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Comment: Re: Amost sounds like a good deal ... (Score 5, Insightful) 372

by causality (#47699789) Attached to: Rightscorp's New Plan: Hijack Browsers Until Infingers Pay Up

You cannot prove a negative.

Sure you fucking can. Anything defined in such a way as to exclude other possible definitions can have the latter definitions be proven in the negative just as surely as the former definition can be in the positive.

3 != 4. A triangle is not a square. Red is not blue. Hydrogen is not helium. A dog is not a cat. If the coin landed heads-up, the coin did not land tails-up. If someone was in location A at time T, they could not have been in location B at time T committing crime C. You are not smart.

In your examples you are not actually proving a negative (that something didn't happen). You are proving that something is not possible or could not have happened.


Possible or not possible are easy by comparison. Proving a negative means, "take this thing that really could have possibly happened, and prove that it didn't happen". A shape cannot both be a triangle and a square. A pure color at a single wavelength cannot both be red and blue. You are drastically underestimating the scope of how difficult it is to prove a negative. "This couldn't have happened because it is impossible" is actually a positive claim and as such, can be proven.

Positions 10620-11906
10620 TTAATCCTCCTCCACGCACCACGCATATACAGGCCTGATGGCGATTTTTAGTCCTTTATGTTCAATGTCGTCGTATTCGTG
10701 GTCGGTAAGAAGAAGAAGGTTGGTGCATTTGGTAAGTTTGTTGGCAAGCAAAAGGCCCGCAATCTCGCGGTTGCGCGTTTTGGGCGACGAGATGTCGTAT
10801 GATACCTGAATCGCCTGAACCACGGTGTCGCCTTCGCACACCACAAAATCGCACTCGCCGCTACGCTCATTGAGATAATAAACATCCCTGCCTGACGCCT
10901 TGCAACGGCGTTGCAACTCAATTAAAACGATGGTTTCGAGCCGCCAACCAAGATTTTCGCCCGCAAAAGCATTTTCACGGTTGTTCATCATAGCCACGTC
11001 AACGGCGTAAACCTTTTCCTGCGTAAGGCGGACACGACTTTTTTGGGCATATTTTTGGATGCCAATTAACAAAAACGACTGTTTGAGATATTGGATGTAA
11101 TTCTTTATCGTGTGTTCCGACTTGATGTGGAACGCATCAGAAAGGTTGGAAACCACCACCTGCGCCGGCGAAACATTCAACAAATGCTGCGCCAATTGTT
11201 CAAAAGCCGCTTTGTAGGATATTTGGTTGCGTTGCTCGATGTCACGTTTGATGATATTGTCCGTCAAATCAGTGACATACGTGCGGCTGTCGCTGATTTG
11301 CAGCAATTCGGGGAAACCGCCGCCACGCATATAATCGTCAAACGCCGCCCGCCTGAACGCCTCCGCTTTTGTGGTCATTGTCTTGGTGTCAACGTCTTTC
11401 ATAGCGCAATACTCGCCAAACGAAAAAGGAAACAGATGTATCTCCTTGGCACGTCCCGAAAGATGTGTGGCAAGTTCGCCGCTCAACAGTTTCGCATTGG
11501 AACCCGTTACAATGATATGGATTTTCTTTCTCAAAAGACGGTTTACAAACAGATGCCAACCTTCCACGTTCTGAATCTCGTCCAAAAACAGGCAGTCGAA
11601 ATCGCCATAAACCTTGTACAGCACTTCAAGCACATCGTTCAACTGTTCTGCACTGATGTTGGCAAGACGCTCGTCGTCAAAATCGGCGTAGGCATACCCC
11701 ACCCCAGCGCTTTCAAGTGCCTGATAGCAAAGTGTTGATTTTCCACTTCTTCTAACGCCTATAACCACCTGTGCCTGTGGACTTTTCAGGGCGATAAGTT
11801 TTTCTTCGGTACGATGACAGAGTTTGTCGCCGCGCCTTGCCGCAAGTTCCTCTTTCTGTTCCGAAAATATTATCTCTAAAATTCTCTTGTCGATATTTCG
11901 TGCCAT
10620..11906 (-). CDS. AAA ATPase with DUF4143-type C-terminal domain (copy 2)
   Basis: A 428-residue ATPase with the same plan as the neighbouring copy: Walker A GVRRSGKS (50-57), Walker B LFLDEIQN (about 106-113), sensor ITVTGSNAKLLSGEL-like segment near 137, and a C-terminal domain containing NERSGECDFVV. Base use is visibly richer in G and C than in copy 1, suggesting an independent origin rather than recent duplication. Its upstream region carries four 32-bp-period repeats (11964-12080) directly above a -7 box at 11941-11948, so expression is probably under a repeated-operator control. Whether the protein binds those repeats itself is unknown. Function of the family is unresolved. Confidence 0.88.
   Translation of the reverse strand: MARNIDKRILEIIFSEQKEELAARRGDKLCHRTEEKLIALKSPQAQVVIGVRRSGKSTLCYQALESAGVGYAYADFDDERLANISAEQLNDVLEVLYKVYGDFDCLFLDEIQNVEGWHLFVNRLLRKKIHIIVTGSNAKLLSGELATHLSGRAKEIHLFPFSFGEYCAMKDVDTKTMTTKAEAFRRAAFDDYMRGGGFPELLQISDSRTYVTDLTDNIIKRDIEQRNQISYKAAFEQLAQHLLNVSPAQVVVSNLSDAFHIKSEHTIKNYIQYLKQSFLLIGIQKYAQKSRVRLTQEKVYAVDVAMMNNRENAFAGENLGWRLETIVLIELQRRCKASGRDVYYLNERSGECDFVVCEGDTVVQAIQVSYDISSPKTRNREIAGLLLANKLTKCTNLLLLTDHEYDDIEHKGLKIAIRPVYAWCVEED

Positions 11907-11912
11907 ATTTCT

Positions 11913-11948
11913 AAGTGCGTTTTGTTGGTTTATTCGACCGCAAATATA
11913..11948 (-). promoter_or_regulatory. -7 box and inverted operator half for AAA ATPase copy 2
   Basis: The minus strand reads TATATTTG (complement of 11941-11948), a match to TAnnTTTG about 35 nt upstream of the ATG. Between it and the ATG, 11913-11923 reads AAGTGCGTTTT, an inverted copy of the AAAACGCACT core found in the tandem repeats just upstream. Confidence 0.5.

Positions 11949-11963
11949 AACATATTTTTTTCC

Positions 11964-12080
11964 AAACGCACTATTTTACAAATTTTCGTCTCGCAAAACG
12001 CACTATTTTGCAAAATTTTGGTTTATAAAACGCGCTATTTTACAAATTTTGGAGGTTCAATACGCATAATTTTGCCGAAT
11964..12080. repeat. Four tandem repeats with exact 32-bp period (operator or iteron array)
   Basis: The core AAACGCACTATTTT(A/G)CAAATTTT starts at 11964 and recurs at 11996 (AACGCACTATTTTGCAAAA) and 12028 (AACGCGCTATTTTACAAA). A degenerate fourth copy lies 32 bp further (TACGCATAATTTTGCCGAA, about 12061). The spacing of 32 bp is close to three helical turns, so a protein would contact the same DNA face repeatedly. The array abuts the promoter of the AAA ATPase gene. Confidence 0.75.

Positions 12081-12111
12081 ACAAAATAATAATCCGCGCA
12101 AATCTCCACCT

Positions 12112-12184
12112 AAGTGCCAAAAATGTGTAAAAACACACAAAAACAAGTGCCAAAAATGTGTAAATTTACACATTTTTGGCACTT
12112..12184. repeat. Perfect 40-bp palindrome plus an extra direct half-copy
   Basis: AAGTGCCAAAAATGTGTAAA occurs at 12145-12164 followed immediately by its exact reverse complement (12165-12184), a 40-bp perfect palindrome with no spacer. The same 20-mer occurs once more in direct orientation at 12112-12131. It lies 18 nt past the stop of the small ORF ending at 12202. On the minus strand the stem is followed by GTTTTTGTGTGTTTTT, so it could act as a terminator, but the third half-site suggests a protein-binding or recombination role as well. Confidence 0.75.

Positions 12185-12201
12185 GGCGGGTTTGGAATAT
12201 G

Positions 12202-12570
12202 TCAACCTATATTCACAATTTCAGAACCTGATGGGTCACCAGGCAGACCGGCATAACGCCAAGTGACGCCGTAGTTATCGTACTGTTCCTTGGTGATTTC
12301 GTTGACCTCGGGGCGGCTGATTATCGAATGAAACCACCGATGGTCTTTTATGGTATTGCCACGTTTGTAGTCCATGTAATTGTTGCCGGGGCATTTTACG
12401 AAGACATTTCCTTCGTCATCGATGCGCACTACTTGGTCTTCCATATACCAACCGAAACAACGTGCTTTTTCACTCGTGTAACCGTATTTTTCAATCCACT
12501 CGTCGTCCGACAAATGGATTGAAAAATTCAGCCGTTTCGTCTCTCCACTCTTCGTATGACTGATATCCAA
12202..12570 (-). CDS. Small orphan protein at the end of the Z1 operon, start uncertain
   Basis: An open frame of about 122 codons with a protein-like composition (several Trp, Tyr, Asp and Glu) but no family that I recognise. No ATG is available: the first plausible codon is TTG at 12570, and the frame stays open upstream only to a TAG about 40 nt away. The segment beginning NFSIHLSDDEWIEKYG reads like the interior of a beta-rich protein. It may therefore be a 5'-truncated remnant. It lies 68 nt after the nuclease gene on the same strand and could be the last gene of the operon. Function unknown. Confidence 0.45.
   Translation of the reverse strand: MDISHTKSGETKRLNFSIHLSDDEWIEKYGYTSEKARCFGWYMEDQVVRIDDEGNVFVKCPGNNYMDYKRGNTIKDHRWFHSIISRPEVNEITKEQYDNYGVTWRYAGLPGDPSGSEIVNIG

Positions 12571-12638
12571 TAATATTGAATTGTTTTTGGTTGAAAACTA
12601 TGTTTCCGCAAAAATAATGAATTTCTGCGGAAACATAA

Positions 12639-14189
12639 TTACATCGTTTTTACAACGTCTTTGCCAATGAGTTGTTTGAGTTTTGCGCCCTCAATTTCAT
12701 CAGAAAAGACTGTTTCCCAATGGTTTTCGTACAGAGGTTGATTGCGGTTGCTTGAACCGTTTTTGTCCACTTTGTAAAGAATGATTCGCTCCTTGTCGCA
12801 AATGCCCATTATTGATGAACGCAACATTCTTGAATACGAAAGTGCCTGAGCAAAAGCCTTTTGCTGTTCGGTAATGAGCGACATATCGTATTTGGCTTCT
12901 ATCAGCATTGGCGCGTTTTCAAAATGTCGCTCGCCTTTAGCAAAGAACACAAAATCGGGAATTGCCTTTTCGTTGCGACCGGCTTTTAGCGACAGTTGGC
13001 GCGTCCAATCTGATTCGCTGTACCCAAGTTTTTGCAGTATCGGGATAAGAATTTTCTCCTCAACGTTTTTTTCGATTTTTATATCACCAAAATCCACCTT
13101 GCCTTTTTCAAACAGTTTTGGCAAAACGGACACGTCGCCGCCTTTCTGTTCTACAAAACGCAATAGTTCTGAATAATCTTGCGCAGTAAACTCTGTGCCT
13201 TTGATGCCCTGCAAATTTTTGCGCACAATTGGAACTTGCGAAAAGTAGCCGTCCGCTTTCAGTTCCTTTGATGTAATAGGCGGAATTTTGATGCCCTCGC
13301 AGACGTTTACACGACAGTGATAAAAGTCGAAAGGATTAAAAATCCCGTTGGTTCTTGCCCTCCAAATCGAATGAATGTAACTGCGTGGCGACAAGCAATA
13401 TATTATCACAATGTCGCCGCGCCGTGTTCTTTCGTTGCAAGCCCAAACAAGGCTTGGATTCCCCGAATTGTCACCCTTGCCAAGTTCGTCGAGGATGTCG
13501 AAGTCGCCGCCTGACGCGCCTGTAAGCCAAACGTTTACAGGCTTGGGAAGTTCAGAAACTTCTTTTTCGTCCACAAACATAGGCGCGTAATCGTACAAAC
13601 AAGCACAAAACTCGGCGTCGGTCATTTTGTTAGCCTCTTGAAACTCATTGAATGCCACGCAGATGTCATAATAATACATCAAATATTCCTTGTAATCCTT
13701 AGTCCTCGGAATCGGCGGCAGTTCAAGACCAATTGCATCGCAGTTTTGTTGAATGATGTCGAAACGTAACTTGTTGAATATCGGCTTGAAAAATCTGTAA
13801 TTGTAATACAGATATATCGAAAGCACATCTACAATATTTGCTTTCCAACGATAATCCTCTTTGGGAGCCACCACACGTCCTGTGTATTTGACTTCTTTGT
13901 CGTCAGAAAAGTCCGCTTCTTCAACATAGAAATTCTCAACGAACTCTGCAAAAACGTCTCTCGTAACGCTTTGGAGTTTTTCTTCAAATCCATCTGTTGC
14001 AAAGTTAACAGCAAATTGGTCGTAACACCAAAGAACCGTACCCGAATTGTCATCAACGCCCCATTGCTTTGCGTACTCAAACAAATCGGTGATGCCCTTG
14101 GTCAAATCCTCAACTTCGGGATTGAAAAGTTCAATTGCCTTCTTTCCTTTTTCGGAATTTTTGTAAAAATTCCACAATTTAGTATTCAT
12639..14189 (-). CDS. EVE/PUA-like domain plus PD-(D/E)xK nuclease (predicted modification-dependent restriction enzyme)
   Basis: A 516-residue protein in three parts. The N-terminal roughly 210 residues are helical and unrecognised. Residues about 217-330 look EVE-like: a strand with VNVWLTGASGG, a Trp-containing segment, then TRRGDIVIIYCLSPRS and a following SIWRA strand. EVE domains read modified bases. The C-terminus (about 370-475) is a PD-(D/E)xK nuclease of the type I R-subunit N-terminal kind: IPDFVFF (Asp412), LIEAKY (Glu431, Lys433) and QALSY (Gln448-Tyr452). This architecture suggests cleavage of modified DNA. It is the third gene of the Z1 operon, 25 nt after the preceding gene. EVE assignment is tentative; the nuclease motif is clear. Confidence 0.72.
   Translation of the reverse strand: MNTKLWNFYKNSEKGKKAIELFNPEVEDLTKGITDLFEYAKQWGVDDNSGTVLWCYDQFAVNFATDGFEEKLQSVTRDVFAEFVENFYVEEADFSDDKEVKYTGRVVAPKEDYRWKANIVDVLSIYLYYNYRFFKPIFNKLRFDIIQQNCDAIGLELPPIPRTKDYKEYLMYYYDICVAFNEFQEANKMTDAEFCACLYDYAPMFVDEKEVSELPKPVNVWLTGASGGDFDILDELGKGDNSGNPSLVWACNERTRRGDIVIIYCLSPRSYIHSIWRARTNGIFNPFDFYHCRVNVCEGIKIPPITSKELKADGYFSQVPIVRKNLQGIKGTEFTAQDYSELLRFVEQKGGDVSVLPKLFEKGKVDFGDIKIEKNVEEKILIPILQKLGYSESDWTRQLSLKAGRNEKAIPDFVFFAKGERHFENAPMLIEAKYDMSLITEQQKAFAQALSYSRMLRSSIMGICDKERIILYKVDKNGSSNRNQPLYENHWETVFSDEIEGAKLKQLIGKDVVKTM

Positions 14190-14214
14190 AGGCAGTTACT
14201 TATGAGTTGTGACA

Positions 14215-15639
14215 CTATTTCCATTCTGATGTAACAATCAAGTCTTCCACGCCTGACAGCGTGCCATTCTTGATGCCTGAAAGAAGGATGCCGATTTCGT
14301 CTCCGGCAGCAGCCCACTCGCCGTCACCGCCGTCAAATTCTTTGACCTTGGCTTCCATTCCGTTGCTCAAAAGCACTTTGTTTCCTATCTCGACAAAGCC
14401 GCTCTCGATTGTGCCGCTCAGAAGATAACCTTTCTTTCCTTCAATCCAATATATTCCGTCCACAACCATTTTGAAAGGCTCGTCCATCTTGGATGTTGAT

Comment: Re:Can't trust the hardware. (Score 1) 38

There's no reason the populace cannot both a) harden against as many security vulnerabilities as you reasonably can, and b) take back the political power from the ruling elite and institute oversight against massive surveillance and other governmental abuses, including severe criminal penalties against officials supporting them.

Comment: Re:Can't trust the hardware. (Score 4, Insightful) 38

All you need a ethernet firmware that speaks to the CPU over DMA and reads out memory allowing the NSA to attack any OS running on top of that router.
Buy a non-router based piece of hardware and use that. You seriously cannot trust what you'll find inside a Linksys router people. The bug is below the software level so your fancy firmware does *nothing*.